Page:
ASHEVILLE, NC – The Fourth Circuit Court of Appeals handed North Carolina magistrates a huge victory by ruling that the plaintiffs who opposed their religious liberty opt out of same-sex “marriage” lacked standing to challenge the law.
Liberty Counsel represented, among others, Magistrate Brenda Bumgarner, who has an excellent record during her 10 years of service as a magistrate, and who sought a religious opt out of performing “marriages” for same-sex couples. Liberty Counsel filed an amicus brief that argued that SB 2 is not only constitutionally permissible but actually required for magistrates and judges. SB 2 states: “Every magistrate has the right to recuse from performing all lawful marriages under this Chapter based upon any sincerely held religious objection.”
In 2015, Liberty Counsel filed suit on behalf of magistrates seeking accommodation for their religious convictions regarding same-sex “marriage.” The state house and senate passed SB 2 granting an accommodation, and both houses later overrode the governor’s veto. Liberty Counsel dismissed its suit, but then the new law was challenged by those who want to force magistrates to violate their religious convictions and consciences.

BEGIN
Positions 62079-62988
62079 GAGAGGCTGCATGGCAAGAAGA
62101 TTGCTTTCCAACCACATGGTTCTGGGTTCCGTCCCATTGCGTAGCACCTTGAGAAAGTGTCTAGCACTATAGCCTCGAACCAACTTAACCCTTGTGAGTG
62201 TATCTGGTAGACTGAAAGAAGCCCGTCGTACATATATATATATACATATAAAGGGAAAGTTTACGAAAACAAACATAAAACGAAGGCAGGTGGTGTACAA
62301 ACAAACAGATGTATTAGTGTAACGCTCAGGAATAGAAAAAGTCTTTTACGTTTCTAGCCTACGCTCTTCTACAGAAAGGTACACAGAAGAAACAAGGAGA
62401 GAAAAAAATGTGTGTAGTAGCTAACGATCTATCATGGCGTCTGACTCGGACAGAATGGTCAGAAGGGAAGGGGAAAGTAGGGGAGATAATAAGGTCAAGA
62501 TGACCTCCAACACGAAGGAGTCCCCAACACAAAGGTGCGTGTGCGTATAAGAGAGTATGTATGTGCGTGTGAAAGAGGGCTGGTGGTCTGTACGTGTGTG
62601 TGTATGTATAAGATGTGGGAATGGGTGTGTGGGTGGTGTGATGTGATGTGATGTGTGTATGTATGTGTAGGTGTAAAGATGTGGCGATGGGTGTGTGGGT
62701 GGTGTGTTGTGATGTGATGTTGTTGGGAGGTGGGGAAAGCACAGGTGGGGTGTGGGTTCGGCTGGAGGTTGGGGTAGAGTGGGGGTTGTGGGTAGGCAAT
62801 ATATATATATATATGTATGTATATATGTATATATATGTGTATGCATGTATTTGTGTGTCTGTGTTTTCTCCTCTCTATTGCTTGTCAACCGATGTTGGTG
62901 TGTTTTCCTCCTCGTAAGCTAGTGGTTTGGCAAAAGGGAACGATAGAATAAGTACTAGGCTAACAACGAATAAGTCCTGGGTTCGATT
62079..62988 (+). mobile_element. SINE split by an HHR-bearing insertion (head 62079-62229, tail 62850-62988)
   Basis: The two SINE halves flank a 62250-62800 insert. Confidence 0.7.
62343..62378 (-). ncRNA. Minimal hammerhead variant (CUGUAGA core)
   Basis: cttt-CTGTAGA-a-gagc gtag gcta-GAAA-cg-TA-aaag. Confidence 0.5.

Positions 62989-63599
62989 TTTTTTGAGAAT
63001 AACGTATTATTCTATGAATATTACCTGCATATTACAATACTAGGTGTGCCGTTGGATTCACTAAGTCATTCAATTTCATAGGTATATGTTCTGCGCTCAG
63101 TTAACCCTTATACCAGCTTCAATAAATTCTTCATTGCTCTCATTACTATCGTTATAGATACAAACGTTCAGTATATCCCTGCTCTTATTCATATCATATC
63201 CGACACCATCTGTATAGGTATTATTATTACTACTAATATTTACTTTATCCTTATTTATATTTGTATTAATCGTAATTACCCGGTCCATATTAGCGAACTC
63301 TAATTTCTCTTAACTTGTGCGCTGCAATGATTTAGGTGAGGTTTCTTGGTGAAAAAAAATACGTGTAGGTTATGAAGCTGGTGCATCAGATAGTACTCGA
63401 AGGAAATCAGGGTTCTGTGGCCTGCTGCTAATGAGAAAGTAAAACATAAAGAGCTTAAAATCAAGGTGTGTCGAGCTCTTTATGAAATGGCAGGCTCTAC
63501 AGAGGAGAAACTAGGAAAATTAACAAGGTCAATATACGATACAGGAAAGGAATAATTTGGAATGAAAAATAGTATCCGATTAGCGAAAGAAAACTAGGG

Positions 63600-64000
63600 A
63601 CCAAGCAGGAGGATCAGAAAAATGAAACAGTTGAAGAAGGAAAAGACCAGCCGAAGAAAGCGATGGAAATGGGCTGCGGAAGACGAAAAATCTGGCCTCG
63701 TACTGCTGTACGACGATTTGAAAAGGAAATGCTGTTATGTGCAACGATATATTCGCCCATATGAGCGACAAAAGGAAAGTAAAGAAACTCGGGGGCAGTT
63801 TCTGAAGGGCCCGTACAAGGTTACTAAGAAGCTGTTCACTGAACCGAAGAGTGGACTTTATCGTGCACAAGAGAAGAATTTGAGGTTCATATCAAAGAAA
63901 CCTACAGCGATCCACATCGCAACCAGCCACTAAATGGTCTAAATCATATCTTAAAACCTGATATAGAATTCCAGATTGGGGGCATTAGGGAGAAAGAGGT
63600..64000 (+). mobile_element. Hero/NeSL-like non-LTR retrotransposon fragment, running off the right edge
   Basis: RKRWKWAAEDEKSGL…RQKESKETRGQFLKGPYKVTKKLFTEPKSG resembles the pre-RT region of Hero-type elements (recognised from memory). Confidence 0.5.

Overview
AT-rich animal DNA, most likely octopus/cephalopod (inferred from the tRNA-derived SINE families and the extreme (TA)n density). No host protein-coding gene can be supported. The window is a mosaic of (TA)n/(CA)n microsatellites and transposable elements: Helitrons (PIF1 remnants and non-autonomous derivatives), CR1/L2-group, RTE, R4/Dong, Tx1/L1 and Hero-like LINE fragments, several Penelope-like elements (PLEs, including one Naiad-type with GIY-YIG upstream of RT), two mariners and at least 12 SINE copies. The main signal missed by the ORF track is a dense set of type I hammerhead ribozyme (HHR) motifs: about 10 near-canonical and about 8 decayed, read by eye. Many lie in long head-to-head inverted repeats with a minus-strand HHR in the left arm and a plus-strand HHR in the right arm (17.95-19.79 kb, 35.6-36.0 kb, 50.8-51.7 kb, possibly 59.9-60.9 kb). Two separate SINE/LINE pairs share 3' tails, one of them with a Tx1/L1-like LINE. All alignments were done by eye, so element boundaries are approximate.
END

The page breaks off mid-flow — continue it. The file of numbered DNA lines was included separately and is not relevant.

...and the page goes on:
“We celebrate this victory for North Carolina magistrates who have the constitutional right to follow their conscience and rights to free exercise without fear of punishment,” said Mat Staver, Founder and Chairman of Liberty Counsel. “The LGBT agenda seeks to steamroll over the conscience of everyone, including those who serve in the court system who believes in natural marriage. We were proud to defend Magistrate Brenda Bumgarner and others in this case as it sets a precedent and has an effect on all judges and their sincerely held religious beliefs,” said Staver.
Liberty Counsel is an international nonprofit, litigation, education, and policy organization dedicated to advancing religious freedom, the sanctity of life, and the family since 1989, by providing pro bono assistance and representation on these and related topics.
If homosexuals want to get married, that is not my concern. If gay marriage is legal, then let them get married. However, I don’t believe anyone who holds a Biblical view on homosexuality should be forced to condone or participate in that marriage in any way. I would also like to note that with all the efforts to force Christians to participate in gay marriages–bake cakes, take pictures, provide pastors, settings, or churches, etc., the same effort has not been made to include the Islamic community in this acceptance of homosexuality, Considering the fact that being a homosexual can result in death in an Islamic country, and being a homosexual in America is barely noteworthy, I find that interesting.